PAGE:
30 July, 2009

Has ICANN Gone Too Far?

ICANN was formed in 1998. It is a not-for-profit public-benefit corporation with participants from all over the world dedicated to keeping the Internet secure, stable and interoperable. It promotes competition and develops policy on the Internet’s unique identifiers.
ICANN is pushing to expand the Internet's Top Level Domains (TLD or gTLD) from its current 21 to some staggering, unspecified new number. TLDs are the .COMs, .ORGs, etc at the end of URLs. "The advantage of all this is there will be many more ways for sites to be described. The question is whether it will really help Internet users or confuse them." asks Saul Hansell in a recent NY Times article. But that's just scratching the surface of the issue.

According to CADNA (Coalition Against Domain Name Abuse), companies are already losing over $1 billion annually due to cybersquatters misrepresenting and redirecting traffic on the Internet through taking advantage of URLs not purchased by companies. The proposal being made by ICANN can skyrocket those losses and increase expenses to try and manage the new TLDs. One estimate predicts an additional $1.6 billion in expenses for the top 1500 companies if ICANN goes forward.

That sounds like a lot of money - $1.6 billion. It is! With ICANNS proposal, if you want to get a new TLD for your company, say for example .TODD, it would cost you $185,000. All of a sudden the leveling of the playing field that the Internet has provided has been shaken up, because most business just can't afford $185,000. Mr. Hansell at the NY Times in his article "The Best Internet Addresses Will Cost a Cool .Million" estimates a cool $500K to $1 million for any given company if they want their own TLD.

Clearly this is a big issue that has folks taking sides. CADNA has members from Nike, HP, Dell, and Marriott, to name just a few, who are pushing back on ICANN. The team working with ICANN is "governments, individuals, civil society, business and intellectual property constituencies, and the technology community." The amount of technical in nature paperwork generated on this is too much for the lay person to go through and make sense of. Fortunately, someone with expertise and resources at his disposal has weighed in. Ken Hittel, Vice President of the Corporate Internet Department at New York Life Insurance Company wrote an article, "Just Wait a New York Minute"

Mr. Hittel makes some interesting points. Here are some of what he covers; click-through to read it yourself.
  1. Do we really need new TLDs? ...New York Life has a relatively small portfolio of about 400 names and 90% of these are not and never will be in use...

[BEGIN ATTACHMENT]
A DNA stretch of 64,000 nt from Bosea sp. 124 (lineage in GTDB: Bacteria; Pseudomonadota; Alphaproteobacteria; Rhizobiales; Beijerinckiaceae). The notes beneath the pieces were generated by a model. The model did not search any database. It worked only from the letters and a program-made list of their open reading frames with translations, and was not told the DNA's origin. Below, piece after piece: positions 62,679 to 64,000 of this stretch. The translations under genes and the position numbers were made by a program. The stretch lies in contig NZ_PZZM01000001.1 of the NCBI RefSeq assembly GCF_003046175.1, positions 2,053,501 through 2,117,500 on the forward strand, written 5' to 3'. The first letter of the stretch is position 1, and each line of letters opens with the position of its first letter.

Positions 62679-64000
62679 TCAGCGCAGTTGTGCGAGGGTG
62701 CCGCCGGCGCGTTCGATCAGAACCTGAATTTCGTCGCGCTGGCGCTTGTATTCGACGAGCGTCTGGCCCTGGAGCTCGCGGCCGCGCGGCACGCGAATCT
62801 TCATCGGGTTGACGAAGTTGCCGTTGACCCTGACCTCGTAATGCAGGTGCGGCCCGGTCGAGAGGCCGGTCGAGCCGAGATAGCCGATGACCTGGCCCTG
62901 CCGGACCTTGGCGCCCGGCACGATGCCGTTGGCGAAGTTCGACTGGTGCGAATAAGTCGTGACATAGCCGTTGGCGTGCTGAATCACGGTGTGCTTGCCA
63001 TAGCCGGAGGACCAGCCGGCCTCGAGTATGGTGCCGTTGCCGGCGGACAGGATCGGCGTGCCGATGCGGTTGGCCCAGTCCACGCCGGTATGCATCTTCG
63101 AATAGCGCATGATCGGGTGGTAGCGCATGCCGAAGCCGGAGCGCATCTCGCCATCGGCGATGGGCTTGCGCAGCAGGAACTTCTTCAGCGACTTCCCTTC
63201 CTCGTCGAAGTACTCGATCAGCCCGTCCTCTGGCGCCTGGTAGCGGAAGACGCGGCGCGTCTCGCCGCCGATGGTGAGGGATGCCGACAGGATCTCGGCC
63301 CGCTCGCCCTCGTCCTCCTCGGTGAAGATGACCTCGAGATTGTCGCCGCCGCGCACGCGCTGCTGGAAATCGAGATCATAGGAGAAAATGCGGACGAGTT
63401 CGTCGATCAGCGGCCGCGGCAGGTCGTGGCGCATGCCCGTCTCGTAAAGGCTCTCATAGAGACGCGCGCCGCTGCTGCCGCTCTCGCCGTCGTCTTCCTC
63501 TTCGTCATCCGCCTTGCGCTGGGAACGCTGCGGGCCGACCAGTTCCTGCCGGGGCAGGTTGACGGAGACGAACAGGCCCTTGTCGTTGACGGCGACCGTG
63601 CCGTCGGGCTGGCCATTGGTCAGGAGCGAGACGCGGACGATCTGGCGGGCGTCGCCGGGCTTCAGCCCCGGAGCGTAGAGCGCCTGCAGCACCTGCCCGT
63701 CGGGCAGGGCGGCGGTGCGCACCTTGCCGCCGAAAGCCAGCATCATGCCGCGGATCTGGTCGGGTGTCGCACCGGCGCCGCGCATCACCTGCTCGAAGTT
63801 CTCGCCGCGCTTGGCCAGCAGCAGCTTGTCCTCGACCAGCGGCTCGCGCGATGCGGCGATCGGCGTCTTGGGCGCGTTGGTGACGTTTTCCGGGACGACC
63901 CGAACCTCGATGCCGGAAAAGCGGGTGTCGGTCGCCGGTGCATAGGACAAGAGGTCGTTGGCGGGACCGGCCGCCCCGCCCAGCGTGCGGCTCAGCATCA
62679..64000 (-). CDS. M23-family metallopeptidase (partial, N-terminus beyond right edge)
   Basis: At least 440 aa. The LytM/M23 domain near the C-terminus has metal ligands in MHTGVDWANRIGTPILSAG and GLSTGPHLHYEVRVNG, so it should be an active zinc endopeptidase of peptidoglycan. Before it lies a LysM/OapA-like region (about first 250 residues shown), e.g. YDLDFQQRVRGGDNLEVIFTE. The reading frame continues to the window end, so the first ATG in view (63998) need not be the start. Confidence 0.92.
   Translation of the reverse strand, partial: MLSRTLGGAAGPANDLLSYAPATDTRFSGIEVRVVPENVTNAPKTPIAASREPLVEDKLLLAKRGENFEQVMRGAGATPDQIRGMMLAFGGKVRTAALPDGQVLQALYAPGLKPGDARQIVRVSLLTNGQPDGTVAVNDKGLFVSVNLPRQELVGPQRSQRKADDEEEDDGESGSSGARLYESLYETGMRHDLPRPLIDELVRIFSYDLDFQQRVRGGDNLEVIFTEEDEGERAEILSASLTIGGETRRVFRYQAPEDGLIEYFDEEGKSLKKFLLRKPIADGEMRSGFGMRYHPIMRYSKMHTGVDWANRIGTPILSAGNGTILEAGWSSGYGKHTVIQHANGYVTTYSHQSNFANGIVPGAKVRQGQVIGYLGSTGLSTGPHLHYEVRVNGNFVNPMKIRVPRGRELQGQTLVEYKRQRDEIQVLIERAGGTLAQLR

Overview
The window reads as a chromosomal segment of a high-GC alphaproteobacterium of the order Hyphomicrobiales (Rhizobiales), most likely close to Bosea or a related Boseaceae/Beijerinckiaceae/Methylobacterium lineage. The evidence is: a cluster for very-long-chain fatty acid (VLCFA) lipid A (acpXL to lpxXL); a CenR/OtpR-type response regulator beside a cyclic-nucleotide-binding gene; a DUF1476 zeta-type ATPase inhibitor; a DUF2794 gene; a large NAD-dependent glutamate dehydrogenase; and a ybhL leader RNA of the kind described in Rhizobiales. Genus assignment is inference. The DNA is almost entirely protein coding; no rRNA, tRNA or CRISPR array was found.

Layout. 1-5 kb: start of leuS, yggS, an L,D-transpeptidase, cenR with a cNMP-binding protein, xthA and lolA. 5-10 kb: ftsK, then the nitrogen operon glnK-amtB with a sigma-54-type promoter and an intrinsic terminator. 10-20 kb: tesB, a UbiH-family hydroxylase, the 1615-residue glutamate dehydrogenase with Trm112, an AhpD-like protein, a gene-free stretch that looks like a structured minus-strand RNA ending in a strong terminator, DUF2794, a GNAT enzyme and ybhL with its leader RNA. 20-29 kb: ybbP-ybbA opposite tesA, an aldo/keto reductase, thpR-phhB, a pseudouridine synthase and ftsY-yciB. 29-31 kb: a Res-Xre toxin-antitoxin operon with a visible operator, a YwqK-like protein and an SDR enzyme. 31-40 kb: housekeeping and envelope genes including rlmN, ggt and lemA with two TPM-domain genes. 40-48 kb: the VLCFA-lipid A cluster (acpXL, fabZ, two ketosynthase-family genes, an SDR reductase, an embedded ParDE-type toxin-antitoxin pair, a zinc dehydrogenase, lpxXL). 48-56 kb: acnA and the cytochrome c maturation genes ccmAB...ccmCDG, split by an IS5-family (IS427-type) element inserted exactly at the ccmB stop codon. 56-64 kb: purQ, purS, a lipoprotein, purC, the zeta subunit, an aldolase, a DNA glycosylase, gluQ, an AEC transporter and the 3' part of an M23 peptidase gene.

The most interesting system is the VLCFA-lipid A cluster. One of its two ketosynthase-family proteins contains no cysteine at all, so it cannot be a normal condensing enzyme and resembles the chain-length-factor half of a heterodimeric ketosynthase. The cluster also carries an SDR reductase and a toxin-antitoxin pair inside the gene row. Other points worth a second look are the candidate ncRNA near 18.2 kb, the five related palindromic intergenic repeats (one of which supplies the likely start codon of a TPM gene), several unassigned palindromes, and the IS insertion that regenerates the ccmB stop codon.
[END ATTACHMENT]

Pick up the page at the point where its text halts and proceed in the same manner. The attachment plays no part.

2. Have we really run out of .coms?
  3. How much are the new TLDs going to cost us?
  4. How do the new TLDs benefit the consumer?
  5. Who, then, benefits from the new TLDs?
The benefit seems to be for ICANN and/or "The other party that could benefit would be cybersquatters and online criminals" concludes Mr. Hittel. The "gaming" of this new system has already begun and their is fear that ICANN is not prepared to handle it. In a paper released today, "New gTLDs: Let the Gaming Begin, Part I: TLD Front Running," Michael Palage speaks to the problems already starting and what ICANN needs to protect against.

What can we do? I would suggest a few things to begin with:
  1. Let ICANN know how you feel
  2. Join a group such as CADNA
  3. Spread this with others who care about the impact to their organizations
I'm sure there must be more we can do. If you have additional input on this for the Internet community, let me know.

2 comments:

kieren said...

Is there really a shortage of dot-coms?

Answer: Yes.

Here's the latest reflection on that subject from Inc. magazine: http://www.inc.com/magazine/20090701/good-domain-names-grow-scarce.html

"Good Domain Names Grow Scarce - Most of the good, short words you would want for making a great domain name are already taken..."

CHRISdotTODD said...

Thanks for the comment. I think the article makes the point that adding more TLDs is not going to solve the issue. (1) You can buy names from cybersquatters today from $330 to $350K -- I don't see how this behavior will change. This is the issue brands are worried about -- increased costs to get more names under their control, so cybersquatters do not try and spoof their real domains to take advantage of the unknowing Internet customer; (2) .NET and other extensions are available, but people aren't taking them -- so why would people want more TLDs? So either way you look at it, the ICANN solution misses the mark.